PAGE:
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David Murrugarra, Dec 19, 2013 Available from: Data provided are for informational purposes only. Although carefully collected, accuracy cannot be guaranteed. The impact factor represents a rough estimation of the journal's impact factor and does not reflect the actual current impact factor. Publisher conditions are provided by RoMEO. Differing provisions from the publisher's actual policy or licence agreement may be applicable.

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**ABSTRACT:**The traditional problem in binary decision diagrams (BDDs) has been to minimize the number of nodes since this reduces the memory needed to store the BDD. Recently, a new problem has emerged: minimizing the average path length (APL). APL is a measure of the time needed to evaluate the function by applying a sequence of variable values. It is of special significance when BDDs are used in simulation and design verification. A main result of this paper is that the APL for benchmark functions is typically much smaller than for random functions. That is, for the set of all functions, we show that the average APL is close to the maximum path length, whereas benchmark functions show a remarkably small APL. Surprisingly, however, typical functions do not achieve the absolute maximum APL. We show that the parity functions are unique in having that distinction. We show that the APL of a BDD can vary considerably with variable ordering. We derive the APL for various functions, including the AND, OR, threshold, Achilles' heel, and certain arithmetic functions. We show that the unate cascade functions uniquely achieve the absolute minimum APL.IEEE Transactions on Computers 10/2005; 54(9):1041- 1053. DOI:10.1109/TC.2005.137 · 1.66 Impact Factor - [Show abstract] [Hide abstract]

**ABSTRACT:**Agent-based modeling and simulation is a useful method to study biological phenomena in a wide range of fields, from molecular biology to ecology. Since there is currently no agreed-upon standard way to specify such models, it is not always easy to use published models. Also, since model descriptions are not usually given in mathematical terms, it is difficult to bring mathematical analysis tools to bear, so that models are typically studied through simulation. In order to address this issue, Grimm et al. proposed a protocol for model specification, the so-called ODD protocol, which provides a standard way to describe models. This paper proposes an addition to the ODD protocol which allows the description of an agent-based model as a dynamical system, which provides access to computational and theoretical tools for its analysis. The mathematical framework is that of algebraic models, that is, time-discrete dynamical systems with algebraic structure. It is shown by way of several examples how this mathematical specification can help with model analysis. This mathematical framework can also accommodate other model types such as Boolean networks and the more general logical models, as well as Petri nets.Bulletin of Mathematical Biology 09/2010; 73(7):1583-602. DOI:10.1007/s11538-010-9582-8 · 1.39 Impact Factor - [Show abstract] [Hide abstract]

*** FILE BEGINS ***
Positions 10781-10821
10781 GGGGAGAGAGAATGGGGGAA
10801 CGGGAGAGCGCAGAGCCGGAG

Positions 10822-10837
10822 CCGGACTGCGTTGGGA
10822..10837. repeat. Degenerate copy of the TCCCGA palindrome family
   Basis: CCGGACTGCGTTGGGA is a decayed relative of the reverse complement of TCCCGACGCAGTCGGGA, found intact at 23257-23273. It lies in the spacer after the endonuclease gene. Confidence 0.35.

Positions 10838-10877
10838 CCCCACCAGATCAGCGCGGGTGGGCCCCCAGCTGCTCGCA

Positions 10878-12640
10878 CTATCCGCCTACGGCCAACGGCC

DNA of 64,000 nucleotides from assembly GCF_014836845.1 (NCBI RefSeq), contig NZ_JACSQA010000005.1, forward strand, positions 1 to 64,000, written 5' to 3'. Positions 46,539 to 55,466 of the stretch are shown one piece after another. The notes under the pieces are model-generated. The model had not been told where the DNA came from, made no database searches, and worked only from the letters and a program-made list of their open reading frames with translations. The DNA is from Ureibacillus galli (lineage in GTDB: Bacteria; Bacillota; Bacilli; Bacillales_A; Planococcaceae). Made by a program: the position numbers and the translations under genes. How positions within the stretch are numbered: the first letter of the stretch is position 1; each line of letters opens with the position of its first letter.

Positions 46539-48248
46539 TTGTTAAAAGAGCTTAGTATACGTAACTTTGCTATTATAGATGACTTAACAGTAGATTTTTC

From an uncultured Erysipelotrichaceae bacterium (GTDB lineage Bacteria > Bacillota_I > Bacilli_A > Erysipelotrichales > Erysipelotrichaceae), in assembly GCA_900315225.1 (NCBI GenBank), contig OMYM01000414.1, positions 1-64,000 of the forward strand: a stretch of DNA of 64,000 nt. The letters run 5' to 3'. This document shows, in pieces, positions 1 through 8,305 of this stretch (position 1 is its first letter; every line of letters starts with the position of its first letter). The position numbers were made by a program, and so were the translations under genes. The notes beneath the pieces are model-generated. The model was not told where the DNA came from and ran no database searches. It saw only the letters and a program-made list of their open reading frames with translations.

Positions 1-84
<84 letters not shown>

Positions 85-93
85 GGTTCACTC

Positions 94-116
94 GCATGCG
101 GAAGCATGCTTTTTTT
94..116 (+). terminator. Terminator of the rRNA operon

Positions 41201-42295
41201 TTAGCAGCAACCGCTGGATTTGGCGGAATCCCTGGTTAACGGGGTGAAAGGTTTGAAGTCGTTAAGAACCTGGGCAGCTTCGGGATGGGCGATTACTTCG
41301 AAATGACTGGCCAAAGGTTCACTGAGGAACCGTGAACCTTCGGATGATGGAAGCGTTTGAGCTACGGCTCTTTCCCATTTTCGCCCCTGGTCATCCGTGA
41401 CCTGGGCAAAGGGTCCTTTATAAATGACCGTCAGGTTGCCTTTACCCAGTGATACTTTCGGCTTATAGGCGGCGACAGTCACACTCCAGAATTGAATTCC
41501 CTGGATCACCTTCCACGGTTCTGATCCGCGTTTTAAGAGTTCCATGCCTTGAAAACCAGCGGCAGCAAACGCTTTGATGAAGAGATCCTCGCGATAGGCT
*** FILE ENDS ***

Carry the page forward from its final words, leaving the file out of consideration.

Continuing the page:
**ABSTRACT:**Analysis and synthesis techniques for a class of sequential discrete-state networks are discussed. These networks, made up of arbitrary interconnections of unit-delay elements (or of trigger flip-flops), modulo-p adders, and scalar multipliers (modulo alpha , prime p ), are of importance in unconventional radar and communication systems, in automatic error-correction circuits, and in the control circuits of digital computers. In addition, these networks are of theoretical significance to the study of more general sequential networks. The basic problem with which this paper is concerned is that of finding economical realizations of such networks for prescribed autonomous (excitation-free) behavior. To this end, an analytical-algebraic model is described which permits the investigation of the relation between network logical structure and state-sequential behavior. This relation is studied in detail for nonsingular networks (those with purely cyclic behavior). Among the results of this investigation is the establishment of relations between the state diagram of the network and a characteristic polynomial derived from its logical structure, An operation of multiplication of state diagrams is shown to correspond to multiplication of the corresponding polynomials. A criterion is established for the realizability of prescribed cyclic behavior by means of linear autonomous sequential networks. An effective procedure for the economical realization of such networks is described, and it is shown that linear feedback shift registers constitute a canonical class of realizations. Examples are given of the realization procedure. The problem of synthesis with only one-cycle length specified is also discussed. A partial solution is obtained to this "don't care" problem. Some special families of feedback shift registers are investigated in detail, and the state-diagram structures are obtained for an arbitrary number of stages and an arbitrary (prime) modulus. Mathematical appendixes are included which summarize the pertinent results in Galois field theory and in the factorization of cyclotomic polynomials into irreducible factors over a modular field. The relation of the theory developed in this paper to Huffman's description of linear sequence tr- ansducers in terms of the D operator is discussed, as well as unsolved problems and directions for further generalization.IRE Transactions on Circuit Theory 04/1959; 6(1-6):45 - 60. DOI:10.1109/TCT.1959.1086506